- [Total: 4 Average: 2]
- Directed By: Jon Avnet
- Written By: Russell Gewirtz
- Release Date: September 12, 2008
- Domestic Distributor: Overture
- Cast: Robert De Niro, Al Pacino, 50 Cent, Carla Gugino
Box Office Info:
|Budget: $60 million||Financed by: Nu Image/Millennium; Emmett/Furla|
|Domestic Box Office: $40,081,410||Overseas Box Office: $38,379,289|
The budget for Righteous Kill was $60 million and it was financed by Nu Image/Millennium and Emmett/Furla & Millennium kicked off pre-sales at the 2007 Cannes Film Festival. Millennium CEO Avi Lerner announced at Cannes, “There’s no doubt that when anyone looks back at the history of either of these actors, this movie will be one of the defining moments of their careers. Let’s hope it’s defined in a positive way.” Not a chance.
Newly formed and short lived US distributor Overture, which was owned by cable giant Starz, acquired the rights to Righteous Kill for $12 million. Marketing stressed that the picture had two acting legends together for the first time (not counting their two brief scenes in Heat) — but the novelty did not rub off on audiences, who had seen the two thesps slumming it in paycheck roles for over a decade. Righteous Kill was also the second Jon Avnet directed turkey of 2008, the other being the long delayed 88 Minutes, also financed by the same team and starring Al Pacino.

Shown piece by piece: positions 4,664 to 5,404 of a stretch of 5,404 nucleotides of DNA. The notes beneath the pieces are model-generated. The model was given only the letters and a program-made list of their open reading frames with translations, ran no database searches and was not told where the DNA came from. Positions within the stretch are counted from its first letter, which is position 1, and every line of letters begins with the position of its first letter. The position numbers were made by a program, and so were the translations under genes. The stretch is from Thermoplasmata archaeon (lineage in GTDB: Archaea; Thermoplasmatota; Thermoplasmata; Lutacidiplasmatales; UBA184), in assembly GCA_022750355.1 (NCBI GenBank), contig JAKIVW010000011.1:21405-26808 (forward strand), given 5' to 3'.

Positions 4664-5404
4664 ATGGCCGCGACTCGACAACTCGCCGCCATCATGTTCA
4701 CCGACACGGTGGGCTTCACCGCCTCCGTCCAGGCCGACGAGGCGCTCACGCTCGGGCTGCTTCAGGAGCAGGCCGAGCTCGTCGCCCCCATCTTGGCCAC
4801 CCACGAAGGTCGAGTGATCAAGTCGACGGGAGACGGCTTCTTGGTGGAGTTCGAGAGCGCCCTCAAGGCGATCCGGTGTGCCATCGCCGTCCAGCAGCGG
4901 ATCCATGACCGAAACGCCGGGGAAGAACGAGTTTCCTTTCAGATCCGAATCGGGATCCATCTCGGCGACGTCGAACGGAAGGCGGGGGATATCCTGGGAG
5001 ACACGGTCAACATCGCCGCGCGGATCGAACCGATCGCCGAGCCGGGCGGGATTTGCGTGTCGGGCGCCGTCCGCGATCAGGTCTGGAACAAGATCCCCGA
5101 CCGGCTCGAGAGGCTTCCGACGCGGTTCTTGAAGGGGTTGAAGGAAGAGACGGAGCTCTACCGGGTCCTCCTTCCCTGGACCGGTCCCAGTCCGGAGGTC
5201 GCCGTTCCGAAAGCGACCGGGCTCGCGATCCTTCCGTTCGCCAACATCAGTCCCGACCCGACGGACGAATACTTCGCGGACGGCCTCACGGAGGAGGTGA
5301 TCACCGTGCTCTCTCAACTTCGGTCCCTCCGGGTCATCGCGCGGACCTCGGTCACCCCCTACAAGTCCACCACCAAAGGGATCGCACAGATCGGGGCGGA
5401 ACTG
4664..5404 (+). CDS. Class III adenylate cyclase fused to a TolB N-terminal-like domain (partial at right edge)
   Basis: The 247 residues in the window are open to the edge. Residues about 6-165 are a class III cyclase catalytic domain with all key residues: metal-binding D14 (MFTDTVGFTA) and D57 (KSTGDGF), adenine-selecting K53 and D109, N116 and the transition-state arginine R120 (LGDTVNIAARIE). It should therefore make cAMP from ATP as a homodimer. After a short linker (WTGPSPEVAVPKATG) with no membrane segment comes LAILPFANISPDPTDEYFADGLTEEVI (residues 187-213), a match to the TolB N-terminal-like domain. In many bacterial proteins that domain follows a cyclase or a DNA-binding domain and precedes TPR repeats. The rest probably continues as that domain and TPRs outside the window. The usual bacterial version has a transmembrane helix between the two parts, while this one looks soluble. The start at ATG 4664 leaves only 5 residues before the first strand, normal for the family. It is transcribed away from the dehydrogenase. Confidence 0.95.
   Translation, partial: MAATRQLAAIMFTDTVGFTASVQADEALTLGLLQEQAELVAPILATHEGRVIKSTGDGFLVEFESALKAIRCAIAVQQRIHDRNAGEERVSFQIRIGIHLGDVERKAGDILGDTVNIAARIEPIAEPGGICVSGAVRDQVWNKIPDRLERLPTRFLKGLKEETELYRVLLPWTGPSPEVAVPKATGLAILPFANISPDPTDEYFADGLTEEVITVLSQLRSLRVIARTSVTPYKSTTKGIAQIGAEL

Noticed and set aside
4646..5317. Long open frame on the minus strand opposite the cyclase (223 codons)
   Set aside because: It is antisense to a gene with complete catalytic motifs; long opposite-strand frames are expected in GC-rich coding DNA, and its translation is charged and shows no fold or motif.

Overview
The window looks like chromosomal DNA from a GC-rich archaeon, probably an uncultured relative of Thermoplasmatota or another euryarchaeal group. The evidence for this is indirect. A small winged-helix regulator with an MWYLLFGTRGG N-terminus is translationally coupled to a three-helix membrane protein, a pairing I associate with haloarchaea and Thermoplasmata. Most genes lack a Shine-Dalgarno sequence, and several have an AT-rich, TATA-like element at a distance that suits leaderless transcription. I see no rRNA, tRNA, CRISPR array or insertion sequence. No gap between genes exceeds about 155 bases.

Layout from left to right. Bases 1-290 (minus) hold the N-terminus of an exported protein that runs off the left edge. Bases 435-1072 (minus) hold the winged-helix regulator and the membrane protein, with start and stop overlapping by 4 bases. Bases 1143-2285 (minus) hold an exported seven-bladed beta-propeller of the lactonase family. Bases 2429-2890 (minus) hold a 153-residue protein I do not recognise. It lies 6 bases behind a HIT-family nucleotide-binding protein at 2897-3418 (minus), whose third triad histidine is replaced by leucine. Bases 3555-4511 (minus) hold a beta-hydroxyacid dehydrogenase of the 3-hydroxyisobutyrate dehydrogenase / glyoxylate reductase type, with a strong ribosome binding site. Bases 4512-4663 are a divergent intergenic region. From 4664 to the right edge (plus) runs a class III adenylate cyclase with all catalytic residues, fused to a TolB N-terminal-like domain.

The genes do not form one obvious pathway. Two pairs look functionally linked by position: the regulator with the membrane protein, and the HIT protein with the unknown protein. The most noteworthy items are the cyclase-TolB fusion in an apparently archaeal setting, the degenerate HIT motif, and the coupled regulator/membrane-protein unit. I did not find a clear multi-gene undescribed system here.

Righteous Kill was dated for September 12, 2008 and received awful reviews (though not nearly as awful as 88 Minutes). It bowed against Burn After Reading, Tyler Perry’s The Family That Preys and The Women.
Righteous Kill pulled in a mediocre $16,288,361 — placing #3 for the weekend led by Burn After Reading. The movie sank 54.4% to $7,424,479 in its second frame and continued to post large weekly declines. The domestic run closed with $40,081,410. Overture was not one of the major studios that would command roughly 55% of the ticket price and they would see returned less than $20M after theaters take their percentage of the gross — which would not cover the P&A expenses or the cost of the rights. After Righteous Kill tanked, Robert De Niro and Al Pacino sued Overture.
Overture made an agreement with watchmaker Tutima to use images and names of the actors for a product tie in, without the consent of the actors. De Niro and Pacino sued Overture and Tutima and the case settled confidentially in Dec 2009.
Righteous Kill pulled in soft numbers overseas for the distributors who overpaid for the film. The offshore cume was $38.3 million across numerous distributors.